2) When the amount of sewage relative to water is small, dissolved oxygen in the water will assist a bio-chemical (aerobic) action which breaks down the sewage into simple, clean components and carbon dioxide. This type of action is produced in biological sewage treatment plant in which air (containing 21% oxygen) is bubbled through to sustain the aerobic bacteria.

3) In a holding tank if untreated sewage is stored then the bacteria turn into an aerobic due to poor oxygen supply which creates black sludge toxic and explosive gases which creates danger to the life of personnel working around, in some cases they could explode as well due to excessive accumulation of methane if a spark or heat source is introduced.

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About Ram Govindasamy

Ram Govindasamy is a sailing marine engineer working for a leading cruise company. Ram founded Dieselship to create an online platform for Marine engineers worldwide to bond, share knowledge & Resources. He is a computer enthusiast who loves creating web based activities, web pages & programs. He is also authoring technical articles, videos for Dieselship as well as for various other maritime websites. Ram is interested in Maritime Law and Technical Operations and looks forward to meeting new people especially those who are interested in creating web based platforms, Assets maintenance & inventory programs and Planned Maintenance software etc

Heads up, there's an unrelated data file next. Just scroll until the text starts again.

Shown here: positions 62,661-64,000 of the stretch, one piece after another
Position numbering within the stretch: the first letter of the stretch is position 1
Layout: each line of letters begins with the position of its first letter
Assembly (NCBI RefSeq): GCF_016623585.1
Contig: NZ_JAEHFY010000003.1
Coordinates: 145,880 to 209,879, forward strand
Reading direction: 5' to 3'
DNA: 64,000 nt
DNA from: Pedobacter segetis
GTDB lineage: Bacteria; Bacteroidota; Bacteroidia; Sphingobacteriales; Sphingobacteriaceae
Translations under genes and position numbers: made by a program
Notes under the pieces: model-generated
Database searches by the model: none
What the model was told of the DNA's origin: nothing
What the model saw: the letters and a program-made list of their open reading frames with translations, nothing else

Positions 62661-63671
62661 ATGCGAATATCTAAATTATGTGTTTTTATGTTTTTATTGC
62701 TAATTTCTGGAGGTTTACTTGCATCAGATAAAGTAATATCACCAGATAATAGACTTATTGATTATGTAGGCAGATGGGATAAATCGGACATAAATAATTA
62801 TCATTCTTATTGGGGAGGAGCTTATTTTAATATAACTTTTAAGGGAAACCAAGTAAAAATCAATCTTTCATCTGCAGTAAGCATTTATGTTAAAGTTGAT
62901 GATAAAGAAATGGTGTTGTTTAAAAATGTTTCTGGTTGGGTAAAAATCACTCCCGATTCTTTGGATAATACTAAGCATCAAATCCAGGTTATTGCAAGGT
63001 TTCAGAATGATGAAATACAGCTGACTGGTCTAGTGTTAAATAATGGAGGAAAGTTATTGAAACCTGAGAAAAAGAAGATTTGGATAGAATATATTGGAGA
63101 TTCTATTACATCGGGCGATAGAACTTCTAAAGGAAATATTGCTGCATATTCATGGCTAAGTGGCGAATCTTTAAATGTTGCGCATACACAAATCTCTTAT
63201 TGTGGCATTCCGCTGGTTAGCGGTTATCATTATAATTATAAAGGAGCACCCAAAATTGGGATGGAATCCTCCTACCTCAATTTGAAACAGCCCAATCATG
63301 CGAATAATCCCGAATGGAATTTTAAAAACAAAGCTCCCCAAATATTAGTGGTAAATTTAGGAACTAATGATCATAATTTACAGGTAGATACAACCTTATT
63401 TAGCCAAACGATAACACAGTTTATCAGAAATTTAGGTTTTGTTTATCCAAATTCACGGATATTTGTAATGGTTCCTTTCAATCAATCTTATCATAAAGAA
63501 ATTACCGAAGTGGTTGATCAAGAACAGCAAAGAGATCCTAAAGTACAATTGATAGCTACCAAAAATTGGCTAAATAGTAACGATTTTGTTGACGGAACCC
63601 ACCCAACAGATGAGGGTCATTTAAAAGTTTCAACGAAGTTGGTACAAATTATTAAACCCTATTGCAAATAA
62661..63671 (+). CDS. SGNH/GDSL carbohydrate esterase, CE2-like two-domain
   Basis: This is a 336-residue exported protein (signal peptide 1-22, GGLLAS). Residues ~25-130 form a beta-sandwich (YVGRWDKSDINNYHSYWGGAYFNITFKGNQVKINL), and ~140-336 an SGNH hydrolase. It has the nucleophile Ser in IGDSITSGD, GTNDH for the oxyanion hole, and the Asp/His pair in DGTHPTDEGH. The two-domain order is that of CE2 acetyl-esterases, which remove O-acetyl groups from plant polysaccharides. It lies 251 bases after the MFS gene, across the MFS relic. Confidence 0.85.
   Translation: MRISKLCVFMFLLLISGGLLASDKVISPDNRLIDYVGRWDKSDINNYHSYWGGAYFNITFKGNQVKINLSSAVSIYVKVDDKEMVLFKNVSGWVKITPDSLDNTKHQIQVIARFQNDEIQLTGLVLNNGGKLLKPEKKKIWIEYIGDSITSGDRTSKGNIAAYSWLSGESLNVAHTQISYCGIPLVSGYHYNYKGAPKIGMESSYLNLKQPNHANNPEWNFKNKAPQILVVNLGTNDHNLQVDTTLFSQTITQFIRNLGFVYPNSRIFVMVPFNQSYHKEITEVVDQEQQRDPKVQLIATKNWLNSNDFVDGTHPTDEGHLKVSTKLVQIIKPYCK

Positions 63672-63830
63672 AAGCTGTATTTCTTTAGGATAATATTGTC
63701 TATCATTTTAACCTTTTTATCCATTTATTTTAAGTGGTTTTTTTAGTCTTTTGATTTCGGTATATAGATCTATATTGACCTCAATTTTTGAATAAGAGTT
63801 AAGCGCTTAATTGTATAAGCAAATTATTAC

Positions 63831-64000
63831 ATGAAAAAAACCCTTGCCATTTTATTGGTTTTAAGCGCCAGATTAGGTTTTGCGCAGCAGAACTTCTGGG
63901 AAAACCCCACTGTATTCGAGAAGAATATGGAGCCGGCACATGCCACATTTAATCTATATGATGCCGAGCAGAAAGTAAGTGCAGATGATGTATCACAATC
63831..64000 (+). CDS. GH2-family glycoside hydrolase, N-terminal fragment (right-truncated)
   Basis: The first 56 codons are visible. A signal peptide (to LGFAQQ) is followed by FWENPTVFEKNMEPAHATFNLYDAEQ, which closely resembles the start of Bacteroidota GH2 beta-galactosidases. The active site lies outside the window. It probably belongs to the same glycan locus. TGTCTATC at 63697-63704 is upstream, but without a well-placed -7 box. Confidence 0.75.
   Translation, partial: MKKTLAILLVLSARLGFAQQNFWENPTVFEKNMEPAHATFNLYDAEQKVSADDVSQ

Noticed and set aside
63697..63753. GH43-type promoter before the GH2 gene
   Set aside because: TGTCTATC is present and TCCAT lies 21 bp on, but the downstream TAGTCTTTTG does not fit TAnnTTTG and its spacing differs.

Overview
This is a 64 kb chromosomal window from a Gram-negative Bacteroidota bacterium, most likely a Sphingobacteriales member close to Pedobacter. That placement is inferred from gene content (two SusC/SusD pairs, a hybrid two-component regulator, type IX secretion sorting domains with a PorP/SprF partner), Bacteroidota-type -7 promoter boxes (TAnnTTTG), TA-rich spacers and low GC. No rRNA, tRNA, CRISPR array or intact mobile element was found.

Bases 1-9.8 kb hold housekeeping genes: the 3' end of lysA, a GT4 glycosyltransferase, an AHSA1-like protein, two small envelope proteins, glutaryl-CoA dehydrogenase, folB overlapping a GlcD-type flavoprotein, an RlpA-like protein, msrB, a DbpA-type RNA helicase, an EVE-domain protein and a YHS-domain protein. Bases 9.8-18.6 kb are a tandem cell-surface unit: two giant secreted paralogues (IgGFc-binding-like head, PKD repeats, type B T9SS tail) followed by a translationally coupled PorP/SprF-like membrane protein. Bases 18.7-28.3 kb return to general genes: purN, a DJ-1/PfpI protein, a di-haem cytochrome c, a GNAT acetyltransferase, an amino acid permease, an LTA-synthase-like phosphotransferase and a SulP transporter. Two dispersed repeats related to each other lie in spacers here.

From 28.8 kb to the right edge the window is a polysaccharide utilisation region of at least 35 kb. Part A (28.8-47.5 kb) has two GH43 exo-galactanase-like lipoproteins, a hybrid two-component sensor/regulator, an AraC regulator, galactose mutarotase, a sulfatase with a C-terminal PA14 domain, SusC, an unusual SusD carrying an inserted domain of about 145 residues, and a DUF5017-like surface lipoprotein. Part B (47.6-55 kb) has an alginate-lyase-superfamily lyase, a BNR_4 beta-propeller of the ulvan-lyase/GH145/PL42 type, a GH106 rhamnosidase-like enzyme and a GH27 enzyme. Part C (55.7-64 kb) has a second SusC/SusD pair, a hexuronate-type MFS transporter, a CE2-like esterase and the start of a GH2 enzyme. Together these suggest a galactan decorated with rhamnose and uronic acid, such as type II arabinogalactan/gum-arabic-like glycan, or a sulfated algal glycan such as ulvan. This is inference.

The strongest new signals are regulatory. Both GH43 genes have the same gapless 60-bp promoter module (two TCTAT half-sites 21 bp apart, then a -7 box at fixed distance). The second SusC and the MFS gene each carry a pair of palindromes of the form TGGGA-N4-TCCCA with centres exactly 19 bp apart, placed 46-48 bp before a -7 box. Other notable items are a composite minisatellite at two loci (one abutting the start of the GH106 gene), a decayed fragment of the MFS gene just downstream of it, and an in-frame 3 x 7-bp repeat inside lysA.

10 thoughts on “Vacuum Sewage System

  1. mahinda says:

    this is very good for learners

  2. Ivek says:

    I can’t figure out how poop pass filters placed before vacuum pumps. Can someone explain that to me?

    1. Ram Govindasamy says:

      Hello Ivek,

      Human reject breaks down into tiny particles while in transit from the toilet bowl to the system. Additionally the strainer is not a fine one it is fitted in place to stop the debris like cigarette buds, condoms, papers that doesnt break down like hand sanitizers, sanitary pads etc.
      Human reject gets through such filter. But trust me cleaning this filter is really a dirty job.

  3. Mathew says:

    Does the vacuum pump run each time flush is activated? If not, how the sewage pass to the tank on the discharge side of the pump? How is vacuum maintained in the system as no non-return valve is shown on the discharge side of the vacuum pump.

    1. Ram Govindasamy says:

      Does the vacuum pump run each time flush is activated?